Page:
By Tom Hals

NEW ORLEANS, (Reuters) - The judge overseeinghundreds of lawsuits spurred by BP Plc's Gulf of Mexico oilspill brought his much-noted calm, easy manner to the firstmajor hearing in what could be one of the most complex andcostly court fights in U.S. history.

U.S. District Judge Carl Barbier, a New Orleans native,will wield huge power over the direction of the legal casesinvolving shrimpers, restaurant owners, injured rig workers andothers seeking damage claims from BP, its Gulf oil wellpartners and other corporate defendants.

His message at the opening of Thursday's hearing -- thekick-off to an expected marathon of court dates in the comingyears -- was an emphasis on civility and maintaining mutualtrust among the parties. "It's never too early to settle," hereminded them.

"He is a very affable, very prepared judge who rarelyraises his voice and treats attorneys with respect and expectsthem to treat each other in a like fashion," said ScottBickford, a New Orleans lawyer representing the family of aworker killed in the Deepwater Horizon oil rig explosion inApril.

Numerous defense lawyers involved in the spill casesdeclined to comment about Barbier, who was not the judge ofchoice for BP or its co-defendants.

Besides arguing that the cases should be heard in BP's U.S.headquarters city of Houston, the oil company wanted Barbierremoved from spill lawsuits because he owned bonds issued byTransocean Ltd, the operator of the ill-fated DeepwaterHorizon rig, and Halliburton Co, which cemented thedeep-sea well that ruptured. A federal appeals court ruled heshould stay on the cases.

From critical disputes such as the schedule for turningover evidence to seemingly minor issues such as a request totranslate court documents into Vietnamese, Barbier's firstinstinct at Thursday's hearing was to tell lawyers on all sidesto talk to each other.

Barbier, 66, worked briefly as an accountant and teacherbefore getting his law degree. He spent more than aquarter-century in private practice representing individualswith personal injury claims, particularly maritime cases.

He was nominated to the federal bench by President BillClinton in 1998. It was assumed at the time he would suffer thefate of many nominees who were blocked by Republicans as partof a campaign against liberal appointments.

However, he saved his nomination by employing his apparentweapon of choice -- discussion. After a private meeting withleading Republican Senator Orrin Hatch of Utah, Barbier sailedthrough confirmation.

As a judge, Barbier has issued opinions that have won thepraise of conservative organizations such as the National RifleAssociation as well as liberal advocates such as the AmericanCivil Liberties Union.

He has made headlines for dishing out longer sentences thanrequested by prosecutors in cases involving corrupt politicalinsiders who turned government witnesses.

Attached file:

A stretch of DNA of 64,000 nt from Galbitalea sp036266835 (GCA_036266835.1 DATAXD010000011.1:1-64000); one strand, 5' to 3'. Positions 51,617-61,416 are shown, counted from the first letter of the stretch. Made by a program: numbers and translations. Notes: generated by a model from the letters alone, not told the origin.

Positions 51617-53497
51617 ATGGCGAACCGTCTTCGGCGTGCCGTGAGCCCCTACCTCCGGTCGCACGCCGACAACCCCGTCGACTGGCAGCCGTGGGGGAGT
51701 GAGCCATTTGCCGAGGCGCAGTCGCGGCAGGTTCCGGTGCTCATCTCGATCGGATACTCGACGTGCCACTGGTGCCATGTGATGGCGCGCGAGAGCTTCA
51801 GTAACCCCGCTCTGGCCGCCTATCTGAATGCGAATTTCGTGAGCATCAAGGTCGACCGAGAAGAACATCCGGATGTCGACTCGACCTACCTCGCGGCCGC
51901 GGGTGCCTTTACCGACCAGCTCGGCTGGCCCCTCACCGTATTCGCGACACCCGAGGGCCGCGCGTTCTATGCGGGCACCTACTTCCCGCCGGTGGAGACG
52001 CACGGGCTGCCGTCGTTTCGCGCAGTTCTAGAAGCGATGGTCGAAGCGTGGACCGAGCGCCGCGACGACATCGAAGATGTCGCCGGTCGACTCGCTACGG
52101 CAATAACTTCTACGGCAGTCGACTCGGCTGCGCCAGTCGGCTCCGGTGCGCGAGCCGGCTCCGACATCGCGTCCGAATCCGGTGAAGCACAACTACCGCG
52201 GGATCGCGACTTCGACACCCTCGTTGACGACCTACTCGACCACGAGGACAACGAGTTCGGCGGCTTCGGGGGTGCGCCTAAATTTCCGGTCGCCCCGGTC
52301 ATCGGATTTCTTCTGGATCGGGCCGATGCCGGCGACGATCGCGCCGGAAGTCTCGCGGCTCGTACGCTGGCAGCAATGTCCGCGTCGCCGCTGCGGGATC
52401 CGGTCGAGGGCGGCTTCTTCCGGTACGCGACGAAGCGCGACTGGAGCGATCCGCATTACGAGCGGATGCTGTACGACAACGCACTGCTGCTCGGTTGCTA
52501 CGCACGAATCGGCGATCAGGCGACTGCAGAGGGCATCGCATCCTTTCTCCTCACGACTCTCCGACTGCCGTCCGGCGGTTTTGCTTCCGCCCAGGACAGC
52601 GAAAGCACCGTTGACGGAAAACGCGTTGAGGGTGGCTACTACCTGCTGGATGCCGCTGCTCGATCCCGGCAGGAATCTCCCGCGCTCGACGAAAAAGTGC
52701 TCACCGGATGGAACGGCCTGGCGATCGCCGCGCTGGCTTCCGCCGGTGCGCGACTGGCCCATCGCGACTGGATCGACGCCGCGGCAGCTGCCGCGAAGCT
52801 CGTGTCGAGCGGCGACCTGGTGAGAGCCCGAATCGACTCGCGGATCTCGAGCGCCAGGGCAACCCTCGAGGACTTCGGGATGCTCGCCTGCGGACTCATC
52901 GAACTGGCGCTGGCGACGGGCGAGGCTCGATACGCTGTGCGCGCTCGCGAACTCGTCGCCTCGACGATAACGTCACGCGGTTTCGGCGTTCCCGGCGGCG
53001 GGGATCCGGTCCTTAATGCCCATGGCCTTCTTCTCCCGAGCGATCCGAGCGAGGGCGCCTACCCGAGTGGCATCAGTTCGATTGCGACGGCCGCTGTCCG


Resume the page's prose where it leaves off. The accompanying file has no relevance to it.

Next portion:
"He's very well thought of and never been controversial,"said Ed Sherman, a professor at Tulane University Law School inNew Orleans. "I don't think he has a reputation for beingparticularly on the plaintiffs' side. He's a straightshooter."

Barbier did not immediately reply to a request for aninterview.

In the BP cases, the judge is overseeing an array of civillitigation filed in courts around the country and consolidatedby a federal judicial panel last month. Barbier will overseemuch of the initial work, such as gathering evidence andinterpreting legal statutes.

A past president of the Louisiana Trial LawyersAssociation, Barbier spoke out against proposals in the 1990sby then-Governor Mike Foster, who pushed to the limit theability of drivers in traffic accidents to sue for pain andsuffering.

Barbier handed the leadership role of the trial lawyersgroup to James Roy, who along with fellow Louisiana attorneySteve Herman is helping direct the plaintiffs' case.

"He's a very modest judge in his demeanor and in hisjudicial philosophy," said Roy. "He treats both sides withequal attentiveness and respect."

Bickford, the lawyer representing the family of a workerkilled in the rig explosion, recalled an incident when Barbieronce spied him using his cell phone in his courtroom. Somejudges are known to get enraged and clear the court whenlawyers use mobile devices against their wishes, but Bickfordsaid Barbier dealt with the infraction in his own subtle way.

"I was in his courtroom texting on my phone when he glancedover and caught me typing away," Bickford said. "We made eyecontact, at which point, true to his style, he calmly liftedhis own phone, interrupting the lawyer arguing, and stated thathe had forgot to turn it off and was violating his own rules.

"Needless to say, I don't text there anymore." (Reporting by Tom Hals; Editing by Martha Graybow and Lisa VonAhn)